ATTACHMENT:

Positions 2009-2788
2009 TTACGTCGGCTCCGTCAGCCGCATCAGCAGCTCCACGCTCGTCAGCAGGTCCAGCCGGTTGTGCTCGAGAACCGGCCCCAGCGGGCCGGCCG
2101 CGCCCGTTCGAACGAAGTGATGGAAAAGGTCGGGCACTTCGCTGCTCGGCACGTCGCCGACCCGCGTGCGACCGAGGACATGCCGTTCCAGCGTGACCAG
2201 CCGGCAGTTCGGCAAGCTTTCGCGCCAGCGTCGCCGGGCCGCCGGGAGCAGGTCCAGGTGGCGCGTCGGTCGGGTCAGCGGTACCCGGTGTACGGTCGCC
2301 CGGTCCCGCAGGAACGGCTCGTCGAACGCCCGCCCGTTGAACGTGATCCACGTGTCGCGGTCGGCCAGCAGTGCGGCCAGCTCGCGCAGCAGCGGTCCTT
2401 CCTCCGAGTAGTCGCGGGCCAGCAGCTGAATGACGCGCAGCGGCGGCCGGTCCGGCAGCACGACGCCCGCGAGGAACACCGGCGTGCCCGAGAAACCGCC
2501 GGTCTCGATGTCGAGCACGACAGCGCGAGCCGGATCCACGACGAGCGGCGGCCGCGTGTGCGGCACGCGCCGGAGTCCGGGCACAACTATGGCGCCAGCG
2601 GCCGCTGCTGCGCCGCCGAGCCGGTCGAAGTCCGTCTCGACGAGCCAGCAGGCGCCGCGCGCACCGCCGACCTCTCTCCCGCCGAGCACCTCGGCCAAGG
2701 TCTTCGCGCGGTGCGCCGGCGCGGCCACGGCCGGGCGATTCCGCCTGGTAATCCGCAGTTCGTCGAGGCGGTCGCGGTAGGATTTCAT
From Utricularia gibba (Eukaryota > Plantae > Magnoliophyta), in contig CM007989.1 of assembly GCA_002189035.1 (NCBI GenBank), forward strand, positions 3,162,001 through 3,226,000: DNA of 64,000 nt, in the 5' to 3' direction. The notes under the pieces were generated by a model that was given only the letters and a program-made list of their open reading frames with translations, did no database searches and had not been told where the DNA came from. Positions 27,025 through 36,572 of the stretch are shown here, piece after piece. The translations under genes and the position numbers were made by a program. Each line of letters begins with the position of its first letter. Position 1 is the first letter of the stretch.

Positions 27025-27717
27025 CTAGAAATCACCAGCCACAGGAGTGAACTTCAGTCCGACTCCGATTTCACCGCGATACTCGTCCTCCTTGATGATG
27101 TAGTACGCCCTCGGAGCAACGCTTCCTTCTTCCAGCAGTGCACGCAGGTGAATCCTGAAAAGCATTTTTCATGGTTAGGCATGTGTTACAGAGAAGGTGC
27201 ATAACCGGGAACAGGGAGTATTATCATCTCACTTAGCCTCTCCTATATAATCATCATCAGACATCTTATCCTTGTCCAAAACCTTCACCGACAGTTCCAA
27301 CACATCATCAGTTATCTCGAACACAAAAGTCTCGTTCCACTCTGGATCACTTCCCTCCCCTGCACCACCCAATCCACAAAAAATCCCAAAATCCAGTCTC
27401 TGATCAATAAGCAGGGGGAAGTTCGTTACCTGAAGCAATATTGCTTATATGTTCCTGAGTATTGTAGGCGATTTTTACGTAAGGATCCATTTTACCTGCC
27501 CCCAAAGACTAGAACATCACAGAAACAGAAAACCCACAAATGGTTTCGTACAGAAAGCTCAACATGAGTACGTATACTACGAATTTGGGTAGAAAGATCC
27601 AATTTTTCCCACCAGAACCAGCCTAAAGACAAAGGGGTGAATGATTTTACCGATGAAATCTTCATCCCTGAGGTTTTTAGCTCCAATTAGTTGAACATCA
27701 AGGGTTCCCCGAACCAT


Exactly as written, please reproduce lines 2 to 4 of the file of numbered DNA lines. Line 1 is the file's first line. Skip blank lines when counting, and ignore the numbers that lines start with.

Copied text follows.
2009 TTACGTCGGCTCCGTCAGCCGCATCAGCAGCTCCACGCTCGTCAGCAGGTCCAGCCGGTTGTGCTCGAGAACCGGCCCCAGCGGGCCGGCCG
2101 CGCCCGTTCGAACGAAGTGATGGAAAAGGTCGGGCACTTCGCTGCTCGGCACGTCGCCGACCCGCGTGCGACCGAGGACATGCCGTTCCAGCGTGACCAG
2201 CCGGCAGTTCGGCAAGCTTTCGCGCCAGCGTCGCCGGGCCGCCGGGAGCAGGTCCAGGTGGCGCGTCGGTCGGGTCAGCGGTACCCGGTGTACGGTCGCC